Public blockchain consensus algorithms create order out of chaos.
They literally produce an agreed ordering of real-time entries on a shared ledger, in a special case where we choose to have no administrator, thus creating an official account of all transactions.
But do you actually need Consensus
“Consensus” is a beguiling property of blockchain which is actually difficult to generalise beyond cryptocurrency. Consensus is not what many people think it is. Most of the broader blockchain applications don’t need to reach consensus about the state of a ledger in the same way as Bitcoin does.
And they can do without Bitcoin’s infamous overhead and processing delays.
The problem space of the Bitcoin blockchain is non-fiat digital money; that is, electronic cash transacted with no intermediaries or regulator, and no registration of account holders.
There are digital money solutions such as Digicash which use a central “mint” to oversee transactions and prevent double spend, but cryptocurrency advocates remained unhappy with centralised architectures until Nakamoto arrived.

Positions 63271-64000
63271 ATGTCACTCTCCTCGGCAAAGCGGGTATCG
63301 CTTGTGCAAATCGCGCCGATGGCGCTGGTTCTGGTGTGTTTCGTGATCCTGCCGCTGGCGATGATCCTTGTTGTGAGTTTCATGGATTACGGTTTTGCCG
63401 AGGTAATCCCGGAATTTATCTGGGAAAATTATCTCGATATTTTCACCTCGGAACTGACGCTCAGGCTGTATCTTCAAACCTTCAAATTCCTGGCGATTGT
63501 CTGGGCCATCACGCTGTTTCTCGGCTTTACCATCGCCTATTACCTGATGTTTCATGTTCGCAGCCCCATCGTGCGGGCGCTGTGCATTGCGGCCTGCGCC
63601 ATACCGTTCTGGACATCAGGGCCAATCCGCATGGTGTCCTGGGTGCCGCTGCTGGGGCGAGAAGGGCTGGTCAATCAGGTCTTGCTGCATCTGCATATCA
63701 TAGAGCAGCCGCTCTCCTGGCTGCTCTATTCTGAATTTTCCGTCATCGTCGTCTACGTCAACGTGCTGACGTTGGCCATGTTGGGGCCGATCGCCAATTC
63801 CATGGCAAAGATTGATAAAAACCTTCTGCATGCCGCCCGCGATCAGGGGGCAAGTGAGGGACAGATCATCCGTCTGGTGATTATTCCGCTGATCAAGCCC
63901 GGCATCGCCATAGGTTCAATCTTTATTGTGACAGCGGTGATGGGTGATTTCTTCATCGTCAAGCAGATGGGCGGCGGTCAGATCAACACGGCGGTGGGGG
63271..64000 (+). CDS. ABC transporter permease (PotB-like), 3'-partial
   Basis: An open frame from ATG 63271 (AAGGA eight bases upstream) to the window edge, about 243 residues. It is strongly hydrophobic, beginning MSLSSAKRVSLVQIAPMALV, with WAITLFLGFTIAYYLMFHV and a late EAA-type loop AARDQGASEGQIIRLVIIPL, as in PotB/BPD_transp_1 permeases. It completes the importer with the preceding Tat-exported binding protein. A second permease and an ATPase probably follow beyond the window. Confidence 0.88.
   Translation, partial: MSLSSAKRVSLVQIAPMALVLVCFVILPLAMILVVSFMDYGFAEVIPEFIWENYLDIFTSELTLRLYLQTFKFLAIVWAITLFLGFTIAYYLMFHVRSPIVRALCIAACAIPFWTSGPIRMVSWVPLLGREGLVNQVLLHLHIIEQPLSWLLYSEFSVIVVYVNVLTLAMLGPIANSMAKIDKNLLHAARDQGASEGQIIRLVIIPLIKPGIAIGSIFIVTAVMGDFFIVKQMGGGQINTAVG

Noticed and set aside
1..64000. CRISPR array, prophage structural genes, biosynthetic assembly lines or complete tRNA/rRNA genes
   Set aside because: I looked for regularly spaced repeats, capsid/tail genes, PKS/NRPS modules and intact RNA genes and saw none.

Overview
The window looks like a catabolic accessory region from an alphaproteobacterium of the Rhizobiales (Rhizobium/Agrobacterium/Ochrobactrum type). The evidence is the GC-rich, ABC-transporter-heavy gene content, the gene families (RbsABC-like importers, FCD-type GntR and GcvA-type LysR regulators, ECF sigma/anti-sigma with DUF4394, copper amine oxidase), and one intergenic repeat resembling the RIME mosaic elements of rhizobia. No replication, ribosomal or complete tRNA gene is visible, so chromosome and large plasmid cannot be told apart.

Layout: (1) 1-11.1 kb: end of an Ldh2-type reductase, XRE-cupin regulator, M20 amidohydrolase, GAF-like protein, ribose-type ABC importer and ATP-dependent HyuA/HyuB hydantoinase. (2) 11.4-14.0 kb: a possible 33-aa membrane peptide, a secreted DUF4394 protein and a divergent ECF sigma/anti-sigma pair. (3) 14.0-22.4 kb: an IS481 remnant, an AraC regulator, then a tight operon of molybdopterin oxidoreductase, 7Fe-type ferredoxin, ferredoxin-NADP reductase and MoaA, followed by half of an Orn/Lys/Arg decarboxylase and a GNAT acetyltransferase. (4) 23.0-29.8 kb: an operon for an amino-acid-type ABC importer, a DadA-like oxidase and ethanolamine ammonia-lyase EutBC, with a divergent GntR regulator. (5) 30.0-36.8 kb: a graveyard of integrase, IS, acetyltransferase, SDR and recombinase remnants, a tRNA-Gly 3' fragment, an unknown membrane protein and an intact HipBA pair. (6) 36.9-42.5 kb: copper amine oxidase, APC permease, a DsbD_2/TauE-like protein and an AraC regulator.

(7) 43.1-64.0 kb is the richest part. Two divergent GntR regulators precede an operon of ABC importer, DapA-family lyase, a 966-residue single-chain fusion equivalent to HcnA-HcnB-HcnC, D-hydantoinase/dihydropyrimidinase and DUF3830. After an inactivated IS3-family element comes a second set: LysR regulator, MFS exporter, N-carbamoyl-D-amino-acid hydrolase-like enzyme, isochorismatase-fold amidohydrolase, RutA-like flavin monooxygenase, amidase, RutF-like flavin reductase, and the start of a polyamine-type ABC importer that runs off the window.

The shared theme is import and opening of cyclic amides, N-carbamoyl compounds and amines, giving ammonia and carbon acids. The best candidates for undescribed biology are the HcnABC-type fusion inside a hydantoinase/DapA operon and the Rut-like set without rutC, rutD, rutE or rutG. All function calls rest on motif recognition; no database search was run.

Nakamoto’s pioneering blockchain crowdsources the monitoring of transactions, with the network periodically reaching agreement on blocks of accepted transactions, which it commits to the shared ledger.
The consensus reached by blockchain is about one thing only: the order in which transactions are deemed to have occurred, for this is sufficient to prevent double spend (in Hyperledger Fabric, this function is explicitly named the Ordering Service).
Cryptocurrency architects are free to reject central administration, yet very few real-world business settings are like that. Programs with intrinsic administration – such as education, healthcare, elections and land titles – don’t need to crowdsource questions about the state of their data.
Blockchain consensus creates order out of the deliberate chaos of cryptocurrency, where key holders go unregistered. Many extended blockchain use cases, such as IoT or supply chain, have no such disorder.
These networks are orderly to begin with, and don’t need an elaborate consensus algorithm to work out what’s going on.
Manager or Crowdsource
When analysing potential blockchain use cases, always ask precisely what any consensus is about. Is it beneficial to crowdsource the monitoring of a network if it’s cheaper or more natural to have a manager?